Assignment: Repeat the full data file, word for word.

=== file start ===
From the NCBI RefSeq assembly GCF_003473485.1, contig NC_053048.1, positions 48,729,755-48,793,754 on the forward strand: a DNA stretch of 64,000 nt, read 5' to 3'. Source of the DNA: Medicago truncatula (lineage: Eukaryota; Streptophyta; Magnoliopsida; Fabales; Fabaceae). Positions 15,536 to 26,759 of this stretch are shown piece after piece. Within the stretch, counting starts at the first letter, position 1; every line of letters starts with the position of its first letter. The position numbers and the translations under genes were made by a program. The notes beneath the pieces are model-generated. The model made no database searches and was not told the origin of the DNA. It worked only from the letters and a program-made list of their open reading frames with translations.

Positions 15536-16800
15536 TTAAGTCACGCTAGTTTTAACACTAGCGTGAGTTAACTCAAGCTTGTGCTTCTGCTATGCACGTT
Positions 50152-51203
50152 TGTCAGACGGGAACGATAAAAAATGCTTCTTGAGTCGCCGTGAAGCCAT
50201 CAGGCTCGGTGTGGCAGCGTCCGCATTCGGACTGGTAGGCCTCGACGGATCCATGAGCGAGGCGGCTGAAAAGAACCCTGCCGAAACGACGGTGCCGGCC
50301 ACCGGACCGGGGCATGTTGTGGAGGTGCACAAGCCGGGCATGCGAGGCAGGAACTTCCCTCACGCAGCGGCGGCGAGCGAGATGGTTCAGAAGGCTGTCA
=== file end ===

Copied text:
From the NCBI RefSeq assembly GCF_003473485.1, contig NC_053048.1, positions 48,729,755-48,793,754 on the forward strand: a DNA stretch of 64,000 nt, read 5' to 3'. Source of the DNA: Medicago truncatula (lineage: Eukaryota; Streptophyta; Magnoliopsida; Fabales; Fabaceae). Positions 15,536 to 26,759 of this stretch are shown piece after piece. Within the stretch, counting starts at the first letter, position 1; every line of letters starts with the position of its first letter. The position numbers and the translations under genes were made by a program. The notes beneath the pieces are model-generated. The model made no database searches and was not told the origin of the DNA. It worked only from the letters and a program-made list of their open reading frames with translations.

Positions 15536-16800
15536 TTAAGTCACGCTAGTTTTAACACTAGCGTGAGTTAACTCAAGCTTGTGCTTCTGCTATGCACGTT
Positions 50152-51203
50152 TGTCAGACGGGAACGATAAAAAATGCTTCTTGAGTCGCCGTGAAGCCAT
50201 CAGGCTCGGTGTGGCAGCGTCCGCATTCGGACTGGTAGGCCTCGACGGATCCATGAGCGAGGCGGCTGAAAAGAACCCTGCCGAAACGACGGTGCCGGCC
50301 ACCGGACCGGGGCATGTTGTGGAGGTGCACAAGCCGGGCATGCGAGGCAGGAACTTCCCTCACGCAGCGGCGGCGAGCGAGATGGTTCAGAAGGCTGTCA